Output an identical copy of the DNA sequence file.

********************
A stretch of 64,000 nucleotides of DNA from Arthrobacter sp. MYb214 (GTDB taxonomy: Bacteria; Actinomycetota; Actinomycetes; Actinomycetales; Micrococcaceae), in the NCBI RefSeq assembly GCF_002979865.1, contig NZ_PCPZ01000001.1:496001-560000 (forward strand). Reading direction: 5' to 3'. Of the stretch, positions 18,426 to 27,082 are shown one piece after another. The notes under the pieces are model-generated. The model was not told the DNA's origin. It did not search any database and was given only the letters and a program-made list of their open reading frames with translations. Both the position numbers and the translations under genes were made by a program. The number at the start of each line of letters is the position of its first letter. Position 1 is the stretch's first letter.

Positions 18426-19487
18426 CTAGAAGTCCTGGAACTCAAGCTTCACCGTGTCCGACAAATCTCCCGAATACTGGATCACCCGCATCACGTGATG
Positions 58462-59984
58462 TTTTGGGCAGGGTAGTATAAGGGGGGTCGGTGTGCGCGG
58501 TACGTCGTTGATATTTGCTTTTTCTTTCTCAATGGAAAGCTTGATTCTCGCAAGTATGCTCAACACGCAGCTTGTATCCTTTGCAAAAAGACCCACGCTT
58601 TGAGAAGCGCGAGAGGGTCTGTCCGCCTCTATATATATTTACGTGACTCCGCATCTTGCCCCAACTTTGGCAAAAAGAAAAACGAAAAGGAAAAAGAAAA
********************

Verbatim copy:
A stretch of 64,000 nucleotides of DNA from Arthrobacter sp. MYb214 (GTDB taxonomy: Bacteria; Actinomycetota; Actinomycetes; Actinomycetales; Micrococcaceae), in the NCBI RefSeq assembly GCF_002979865.1, contig NZ_PCPZ01000001.1:496001-560000 (forward strand). Reading direction: 5' to 3'. Of the stretch, positions 18,426 to 27,082 are shown one piece after another. The notes under the pieces are model-generated. The model was not told the DNA's origin. It did not search any database and was given only the letters and a program-made list of their open reading frames with translations. Both the position numbers and the translations under genes were made by a program. The number at the start of each line of letters is the position of its first letter. Position 1 is the stretch's first letter.

Positions 18426-19487
18426 CTAGAAGTCCTGGAACTCAAGCTTCACCGTGTCCGACAAATCTCCCGAATACTGGATCACCCGCATCACGTGATG
Positions 58462-59984
58462 TTTTGGGCAGGGTAGTATAAGGGGGGTCGGTGTGCGCGG
58501 TACGTCGTTGATATTTGCTTTTTCTTTCTCAATGGAAAGCTTGATTCTCGCAAGTATGCTCAACACGCAGCTTGTATCCTTTGCAAAAAGACCCACGCTT
58601 TGAGAAGCGCGAGAGGGTCTGTCCGCCTCTATATATATTTACGTGACTCCGCATCTTGCCCCAACTTTGGCAAAAAGAAAAACGAAAAGGAAAAAGAAAA